Lots of folks in the U.S. are taking the day off today to celebrate Labor Day. Basically, we're not working so we can celebrate work.
The U.S. Department of Labor states that Americans celebrate Labor Day to honor the social and economic achievements and contributions of the American worker. The best part is...that it falls on a Monday.
Does this day off provide more than just a chance to cook out with friends?
A day off from anything that we do routinely, does in fact give a lot more than just the chance for celebration.
Think about when you get a day off from work. Your mind relaxes a bit as well as your body. Your thoughts may be more productive and you'll get a lot of things done that don't have anything to do with work. You may catch up on some sleep with a nap, or spend the day outside.
The results are that when you return to work the next day you are refreshed, your thoughts are clearer, you have more energy to tackle your day, you are more productive and creative, and might even be nicer to be around and work with. All of these results lead to you doing your work better and accomplishing more! It's good to take a break.
This is true with playing the piano as well! We always think that we have to practice everyday and work really really hard all of the time to play the piano well. This is true...up to a point.
Yes, we have to have good steady practice habits because that's the only way we improve at anything, including the piano. Daily application...it does work.
But...taking a break works with your hard work and is actually an important aspect of learning this instrument.
When you take a day off after several days of focused and detailed practicing, you give your conscious brain a chance to rest. This allows all of that information that you've been feeding it to flow into your subconscious and get "processed". Once it is processed it will come back to your conscious mind almost like it went through a washing of sorts. The information is clearer, you can understand it easier and best of all, play better.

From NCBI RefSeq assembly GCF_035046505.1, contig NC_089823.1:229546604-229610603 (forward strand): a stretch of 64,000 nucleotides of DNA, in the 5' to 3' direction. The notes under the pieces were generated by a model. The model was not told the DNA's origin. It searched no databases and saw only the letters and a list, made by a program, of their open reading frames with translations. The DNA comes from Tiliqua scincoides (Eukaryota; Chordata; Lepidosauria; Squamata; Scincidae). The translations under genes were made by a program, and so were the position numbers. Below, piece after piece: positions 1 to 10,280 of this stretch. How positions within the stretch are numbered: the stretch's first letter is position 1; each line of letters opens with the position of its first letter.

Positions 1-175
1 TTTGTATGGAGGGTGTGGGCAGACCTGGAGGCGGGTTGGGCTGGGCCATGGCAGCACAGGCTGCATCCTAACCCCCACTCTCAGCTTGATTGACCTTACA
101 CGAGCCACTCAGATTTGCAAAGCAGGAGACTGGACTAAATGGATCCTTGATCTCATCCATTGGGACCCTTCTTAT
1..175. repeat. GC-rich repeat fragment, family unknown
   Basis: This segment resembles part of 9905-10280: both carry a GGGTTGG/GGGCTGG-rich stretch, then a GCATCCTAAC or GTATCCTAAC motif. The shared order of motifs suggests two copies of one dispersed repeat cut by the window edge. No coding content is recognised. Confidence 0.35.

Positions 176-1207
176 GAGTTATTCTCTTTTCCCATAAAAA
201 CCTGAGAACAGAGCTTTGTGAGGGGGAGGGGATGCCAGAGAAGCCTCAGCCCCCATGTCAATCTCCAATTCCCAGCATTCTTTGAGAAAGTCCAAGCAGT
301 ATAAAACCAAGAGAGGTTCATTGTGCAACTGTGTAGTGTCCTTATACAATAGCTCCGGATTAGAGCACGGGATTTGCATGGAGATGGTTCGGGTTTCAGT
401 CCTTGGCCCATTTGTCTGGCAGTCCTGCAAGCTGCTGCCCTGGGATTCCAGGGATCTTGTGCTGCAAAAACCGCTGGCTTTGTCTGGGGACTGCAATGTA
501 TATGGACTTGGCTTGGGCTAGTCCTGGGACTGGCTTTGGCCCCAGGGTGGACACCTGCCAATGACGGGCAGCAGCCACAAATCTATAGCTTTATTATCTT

It's really an amazing experience. You can spend a week working on learning a new and difficult passage in your piano piece...and still not get it. Then you take a day off and come back to it the next day, and guess what? You play that same passage effortlessly. Almost like magic...out of nowhere, all of a sudden...it gels and you get it.
You can even do this with older pieces that you've learned in the past. Go back to one of those that was a little challenging at the time, and play it again. How much easier is it now?
Our subconscious brain never forgets one note that we play, or one piece or exercise, or anything that we do and learn. It is constantly processing what our conscious minds "feed it", puts it through a cleansing of sorts, and then gives it back to us ready to use at our will.
Taking a day off each week from our practicing and playing is one of the best things that we can do for our piano playing. Just like our bodies need sleep each night, our minds need rest too. There's a time to work and a time to rest.
Labor Day is a great example of this and encourages us to celebrate our own accomplishments in our piano playing and growth. Recognize your success in your playing each week and don't focus on what you haven't successfully learned yet. Take a break...let your mind work on it and then come back to it the next day. You'll like the results and you might even use this technique in other areas of your life to have more success everywhere!
Stay Tuned to PianoLessonsOnTheWeb.com to learn much more and achieve your dream of playing the piano!
Most blogs written by